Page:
Lots of new staff at schools

There are many new faces joining the students and staff at public schools across the district this year.
The Rainy River District School Board has hired a total of 25 teachers for the 2005-06 school year—12 elementary teachers and 13 secondary.
In addition, the board has hired 17 occasional teachers—13 elementary and four secondary.
Diane Ross, the board’s human resources administrator, said the hirings are largely due to a number of teachers on pregnancy leave, as well as a high number of retirements at the end of the 2004-05 school year.
The large number of new hires “just brings us up to where we need to be,” she noted.
“It’s very good. We miss our experienced people, for sure, but we’re also really very fortunate to have some wonderful new teachers,” she added.
While some of those teachers have come from far away, others are products of the local education system.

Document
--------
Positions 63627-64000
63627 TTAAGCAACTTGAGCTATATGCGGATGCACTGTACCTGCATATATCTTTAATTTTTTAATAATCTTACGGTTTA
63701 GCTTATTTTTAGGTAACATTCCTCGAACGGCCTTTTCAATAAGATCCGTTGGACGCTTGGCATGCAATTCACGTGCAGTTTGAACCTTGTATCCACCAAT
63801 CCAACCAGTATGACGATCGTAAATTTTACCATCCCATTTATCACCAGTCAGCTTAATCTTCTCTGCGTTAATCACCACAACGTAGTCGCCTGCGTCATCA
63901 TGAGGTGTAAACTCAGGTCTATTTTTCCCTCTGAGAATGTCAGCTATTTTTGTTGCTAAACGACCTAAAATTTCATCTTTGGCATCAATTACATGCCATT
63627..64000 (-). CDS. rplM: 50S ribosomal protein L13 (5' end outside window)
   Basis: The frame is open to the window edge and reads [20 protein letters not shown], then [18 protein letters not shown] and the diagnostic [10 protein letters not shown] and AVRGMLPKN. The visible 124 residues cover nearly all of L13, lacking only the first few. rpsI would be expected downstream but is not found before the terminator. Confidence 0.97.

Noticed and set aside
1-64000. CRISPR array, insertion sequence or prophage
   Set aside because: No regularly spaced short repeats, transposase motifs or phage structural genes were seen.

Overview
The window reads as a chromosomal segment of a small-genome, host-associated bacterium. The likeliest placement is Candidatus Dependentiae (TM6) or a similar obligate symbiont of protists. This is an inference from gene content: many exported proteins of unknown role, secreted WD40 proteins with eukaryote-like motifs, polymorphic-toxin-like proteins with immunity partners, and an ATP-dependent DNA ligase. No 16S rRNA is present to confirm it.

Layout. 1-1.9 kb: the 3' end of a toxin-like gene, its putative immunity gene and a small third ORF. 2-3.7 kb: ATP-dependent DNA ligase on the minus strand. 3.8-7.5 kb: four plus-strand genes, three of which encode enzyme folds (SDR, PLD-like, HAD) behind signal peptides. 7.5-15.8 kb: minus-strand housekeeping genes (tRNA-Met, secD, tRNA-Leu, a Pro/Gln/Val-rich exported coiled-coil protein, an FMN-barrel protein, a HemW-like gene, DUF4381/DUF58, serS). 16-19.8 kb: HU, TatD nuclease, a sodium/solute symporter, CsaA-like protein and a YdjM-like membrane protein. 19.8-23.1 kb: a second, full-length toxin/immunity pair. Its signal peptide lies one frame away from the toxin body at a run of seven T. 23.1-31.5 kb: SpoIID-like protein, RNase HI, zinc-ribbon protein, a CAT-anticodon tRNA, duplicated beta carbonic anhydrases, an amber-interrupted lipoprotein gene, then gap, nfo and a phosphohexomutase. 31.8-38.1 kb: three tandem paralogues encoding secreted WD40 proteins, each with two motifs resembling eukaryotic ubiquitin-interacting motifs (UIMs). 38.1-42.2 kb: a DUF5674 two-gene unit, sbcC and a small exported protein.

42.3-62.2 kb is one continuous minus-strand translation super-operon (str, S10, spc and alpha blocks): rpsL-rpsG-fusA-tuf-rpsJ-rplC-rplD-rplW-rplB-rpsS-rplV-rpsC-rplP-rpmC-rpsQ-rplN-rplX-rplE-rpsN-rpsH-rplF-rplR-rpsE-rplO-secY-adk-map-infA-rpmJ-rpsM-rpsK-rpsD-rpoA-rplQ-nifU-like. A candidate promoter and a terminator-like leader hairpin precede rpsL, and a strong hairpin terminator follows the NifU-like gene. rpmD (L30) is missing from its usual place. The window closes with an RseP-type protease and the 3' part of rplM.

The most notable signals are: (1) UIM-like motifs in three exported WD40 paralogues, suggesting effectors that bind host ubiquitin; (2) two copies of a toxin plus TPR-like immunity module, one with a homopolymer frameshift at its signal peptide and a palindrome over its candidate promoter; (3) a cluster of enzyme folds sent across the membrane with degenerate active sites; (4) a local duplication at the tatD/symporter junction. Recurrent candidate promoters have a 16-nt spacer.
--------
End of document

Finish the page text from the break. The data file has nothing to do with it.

“We have a good little handful of young people that have gone through their studies and done their practical teaching experience and now have chosen this board. So the cycle continues.” she said. “And that’s great. We don’t need to sell our district to people that have grown up here.”
Twenty-seven of the board’s new teachers came out for orientation day and signed up for the board’s teacher mentoring program.
“Each of those teachers is paired with an existing contract teacher so they have support in their first years of teaching, and that’s a really unique program,” Ross explained. “That program is really exceptional, really stellar. It’s not common around the province.”
In fact, the board was recognized in 2003 for its teacher mentoring program at the Symposium on the Standards of Practice for the Teaching Profession in Toronto.
Kendall Olsen, principal of Riverview and McCrosson-Tovell Schools and one of the organizers behind the program, was invited to the symposium to give a presentation on the program.
“Retention is about mentorship, because it holds them. It’s one thing to recruit, but you want them to stay,” Ross said.
“If you help to make their year satisfying and productive, then we’re optimistic that they’ll choose to stay with the board. And that’s good news for everyone,” she added.

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